US swift to condemn enactment of new law that effectively bans her from leading her own party in upcoming elections
It will be a very big problem for us, as they asked us to obey a constitution that we cannot accept."
US calls election law 'disappointing'
KUALA LUMPUR – Myanmar election laws that bar opposition leader Aung San Suu Kyi from standing in polls this year are not what the United States was hoping for, US envoy Kurt Campbell said Wednesday. “I think it would be fair to say what we have seen so far is disappointing and regrettable,” Campbell told a press conference during a visit to Malaysia, part of a tour of Southeast Asia. Campbell reiterated calls for the release of Suu Kyi, who has been detained for 14 of the 20 years since the military junta annulled 1990 elections which her National League for Democracy (NLD) won in a
landslide. “We stand by our continuing statements about having her released and playing an active and full role inside the country,” he said. “We want her to play an active role in the political life of the country going forward.” The US has led calls from governments and human rights groups for the Myanmar junta to ensure the credibility of elections planned for this year by making the process fair and inclusive. “We would like to see steps taken by the government to encourage domestic dialogue in anticipation and in advance of the elections,” Campbell said. AFP
YANGON – Myanmar opposition leader Aung San Suu Kyi faces expulsion from her own party and is barred from standing in elections this year under the military government’s new election laws unveiled Wednesday.
In a move swiftly branded “disappointing and regrettable” by the United States, the regime said in a law printed for the first time in state newspapers that anyone serving a prison term cannot be a member of a political party.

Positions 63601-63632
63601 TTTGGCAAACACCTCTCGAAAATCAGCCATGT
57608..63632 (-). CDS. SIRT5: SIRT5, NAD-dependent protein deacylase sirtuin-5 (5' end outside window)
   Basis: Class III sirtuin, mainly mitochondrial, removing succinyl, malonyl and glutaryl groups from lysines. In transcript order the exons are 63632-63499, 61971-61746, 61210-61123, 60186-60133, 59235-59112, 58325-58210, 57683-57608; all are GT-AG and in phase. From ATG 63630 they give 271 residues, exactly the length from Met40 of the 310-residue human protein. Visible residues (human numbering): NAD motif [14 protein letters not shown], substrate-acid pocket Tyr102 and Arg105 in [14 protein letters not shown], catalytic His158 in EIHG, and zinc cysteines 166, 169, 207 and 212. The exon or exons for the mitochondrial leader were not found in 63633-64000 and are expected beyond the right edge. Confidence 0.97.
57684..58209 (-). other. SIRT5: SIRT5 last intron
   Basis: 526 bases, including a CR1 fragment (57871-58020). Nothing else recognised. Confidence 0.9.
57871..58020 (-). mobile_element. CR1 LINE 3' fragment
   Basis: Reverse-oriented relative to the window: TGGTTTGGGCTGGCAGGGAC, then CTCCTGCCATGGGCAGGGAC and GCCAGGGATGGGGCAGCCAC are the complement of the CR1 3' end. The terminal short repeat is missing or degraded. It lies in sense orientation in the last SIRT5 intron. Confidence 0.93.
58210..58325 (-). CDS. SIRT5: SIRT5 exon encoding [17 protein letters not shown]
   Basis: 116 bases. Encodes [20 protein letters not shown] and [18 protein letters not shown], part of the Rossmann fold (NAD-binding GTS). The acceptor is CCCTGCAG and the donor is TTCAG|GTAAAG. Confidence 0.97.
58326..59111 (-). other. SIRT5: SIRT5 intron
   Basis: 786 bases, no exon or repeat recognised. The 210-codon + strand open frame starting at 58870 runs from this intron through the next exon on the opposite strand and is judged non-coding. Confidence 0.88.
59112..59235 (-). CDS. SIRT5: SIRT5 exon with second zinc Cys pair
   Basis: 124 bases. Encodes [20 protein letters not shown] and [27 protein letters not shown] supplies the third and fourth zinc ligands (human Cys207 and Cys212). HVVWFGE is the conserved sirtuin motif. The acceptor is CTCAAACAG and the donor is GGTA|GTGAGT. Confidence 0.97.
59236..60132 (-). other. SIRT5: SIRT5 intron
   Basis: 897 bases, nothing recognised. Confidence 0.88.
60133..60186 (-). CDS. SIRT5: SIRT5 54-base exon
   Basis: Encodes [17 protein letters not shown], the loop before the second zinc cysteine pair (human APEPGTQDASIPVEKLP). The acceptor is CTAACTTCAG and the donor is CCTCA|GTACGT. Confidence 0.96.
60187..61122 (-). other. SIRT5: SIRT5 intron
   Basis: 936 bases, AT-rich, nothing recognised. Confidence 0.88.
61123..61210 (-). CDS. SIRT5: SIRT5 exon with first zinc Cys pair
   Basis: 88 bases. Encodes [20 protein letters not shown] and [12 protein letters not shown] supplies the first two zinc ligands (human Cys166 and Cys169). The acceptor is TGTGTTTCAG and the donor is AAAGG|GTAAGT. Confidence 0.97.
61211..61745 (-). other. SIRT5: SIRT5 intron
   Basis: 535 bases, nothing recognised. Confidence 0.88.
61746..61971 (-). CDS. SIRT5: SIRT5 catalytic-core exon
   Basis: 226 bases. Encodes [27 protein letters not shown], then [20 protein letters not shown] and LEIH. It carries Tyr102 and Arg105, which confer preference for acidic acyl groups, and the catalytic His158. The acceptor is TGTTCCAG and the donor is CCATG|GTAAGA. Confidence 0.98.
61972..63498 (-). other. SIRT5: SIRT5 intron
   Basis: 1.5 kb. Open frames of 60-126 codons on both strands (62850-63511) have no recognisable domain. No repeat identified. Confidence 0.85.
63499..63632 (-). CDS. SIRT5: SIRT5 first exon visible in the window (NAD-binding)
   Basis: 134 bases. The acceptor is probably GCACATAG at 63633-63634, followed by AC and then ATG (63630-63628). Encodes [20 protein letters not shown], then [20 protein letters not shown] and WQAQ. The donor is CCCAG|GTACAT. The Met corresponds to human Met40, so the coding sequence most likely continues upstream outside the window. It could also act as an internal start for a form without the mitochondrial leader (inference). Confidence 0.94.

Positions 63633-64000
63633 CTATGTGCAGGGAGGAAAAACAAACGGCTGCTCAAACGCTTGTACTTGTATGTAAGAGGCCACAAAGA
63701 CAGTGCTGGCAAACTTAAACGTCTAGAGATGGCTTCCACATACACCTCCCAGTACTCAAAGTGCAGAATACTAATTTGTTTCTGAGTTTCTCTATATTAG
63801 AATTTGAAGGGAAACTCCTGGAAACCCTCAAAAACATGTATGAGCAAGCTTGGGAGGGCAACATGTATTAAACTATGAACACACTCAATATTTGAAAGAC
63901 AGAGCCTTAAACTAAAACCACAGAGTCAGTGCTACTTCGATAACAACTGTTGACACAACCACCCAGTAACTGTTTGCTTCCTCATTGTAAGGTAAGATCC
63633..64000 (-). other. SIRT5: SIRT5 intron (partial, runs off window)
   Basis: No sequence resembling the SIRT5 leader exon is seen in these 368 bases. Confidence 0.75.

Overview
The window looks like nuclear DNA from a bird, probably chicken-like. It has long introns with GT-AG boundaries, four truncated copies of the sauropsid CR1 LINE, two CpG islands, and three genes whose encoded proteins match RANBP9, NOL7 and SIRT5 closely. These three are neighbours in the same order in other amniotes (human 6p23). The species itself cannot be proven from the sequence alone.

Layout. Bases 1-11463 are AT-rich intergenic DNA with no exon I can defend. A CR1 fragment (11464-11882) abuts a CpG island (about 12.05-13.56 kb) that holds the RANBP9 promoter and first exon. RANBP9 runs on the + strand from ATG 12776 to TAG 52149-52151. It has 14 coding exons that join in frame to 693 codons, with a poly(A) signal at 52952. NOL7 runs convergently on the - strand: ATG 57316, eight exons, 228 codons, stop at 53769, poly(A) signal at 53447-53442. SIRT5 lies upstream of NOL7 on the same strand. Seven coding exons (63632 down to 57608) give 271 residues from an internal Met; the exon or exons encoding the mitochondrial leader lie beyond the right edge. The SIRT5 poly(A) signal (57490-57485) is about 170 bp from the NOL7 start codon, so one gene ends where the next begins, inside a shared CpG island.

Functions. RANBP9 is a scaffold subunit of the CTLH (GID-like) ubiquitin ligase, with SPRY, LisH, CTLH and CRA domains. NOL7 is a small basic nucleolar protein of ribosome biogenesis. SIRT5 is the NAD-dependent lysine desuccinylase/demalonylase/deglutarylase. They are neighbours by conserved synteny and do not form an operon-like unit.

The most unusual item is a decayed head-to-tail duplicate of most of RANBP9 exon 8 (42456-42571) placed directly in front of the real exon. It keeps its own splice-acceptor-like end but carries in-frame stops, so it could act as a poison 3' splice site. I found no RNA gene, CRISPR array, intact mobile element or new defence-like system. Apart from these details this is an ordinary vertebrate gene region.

Suu Kyi’s National League for Democracy (NLD) – which won Myanmar’s last elections in 1990 but was stopped from taking power by the junta – would in turn be abolished if it failed to obey the rules.
The Nobel Peace laureate was sentenced to three years’ jail in August over an incident in which an American man swam to her lakeside home. Suu Kyi’s sentence was commuted by junta supremo Than Shwe to 18 months under house arrest.
“I have noticed that we have to expel Daw Suu. Their attitude is clear in this law,” NLD spokesman Nyan Win told AFP, using a respectful form of address to refer to Suu Kyi.
“I was extremely surprised when I saw this. I did not think it would be so bad.”
The Political Parties Registration Act also gives the NLD just 60 days from Monday, when the law was enacted, to register as a party if it wants to take part in the elections, or else face dissolution.
“The NLD also needs to reply clearly, but I cannot say how we will respond,” Nyan Win said.
Critics have dismissed the polls, which Than Shwe has promised to hold at a still-unspecified date this year, as a sham aimed at legitimising the military’s nearly five-decade grip on power.
The 64-year-old Suu Kyi has been in detention for 14 of the the 20 years since the previous elections.
She was already barred from standing as a candidate under a new constitution approved in a 2008 referendum that stipulates that those married to foreigners are ineligible. Her husband, British academic Michael Aris, died in 1999.
“What I can say now is the law is meant to safeguard the constitution. It will be a very big problem for us, as they asked us to obey a constitution that we cannot accept,” Nyan Win added.
The new law effectively also prevents more than 2,100 political prisoners from taking part in the elections.
It also explicitly bars people from any religious order – including Buddhist monks – and members of the civil service from standing as candidates.
Monks led mass anti-junta protests in 2007, which the regime suppressed with the loss of at least 31 lives.
The act is the second of five laws to have been enacted on Monday ahead of the polls, for which the junta has given no date but which are expected to be in October or November.
The first law stipulates that the regime itself will hand-pick members of the electoral commission.
Aung Din from the US Campaign for Burma, which uses Myanmar’s former name, urged worldwide action in response to the new laws.
“Now, the ball is in the court of the United Nations, United States and the international community, who have been repeatedly calling for the regime to make an inclusive, free and fair election,” said Aung Din.
Win Min, a Myanmar analyst based in Thailand, said party law was in some ways more of an attack on the NLD than on Suu Kyi.
“Than Shwe does not want the NLD to run for the elections. And it will be very difficult for them – they need to expel Aung San Suu Kyi and the other detained members, and they need to agree on the 2008 constitution,” he said. AFP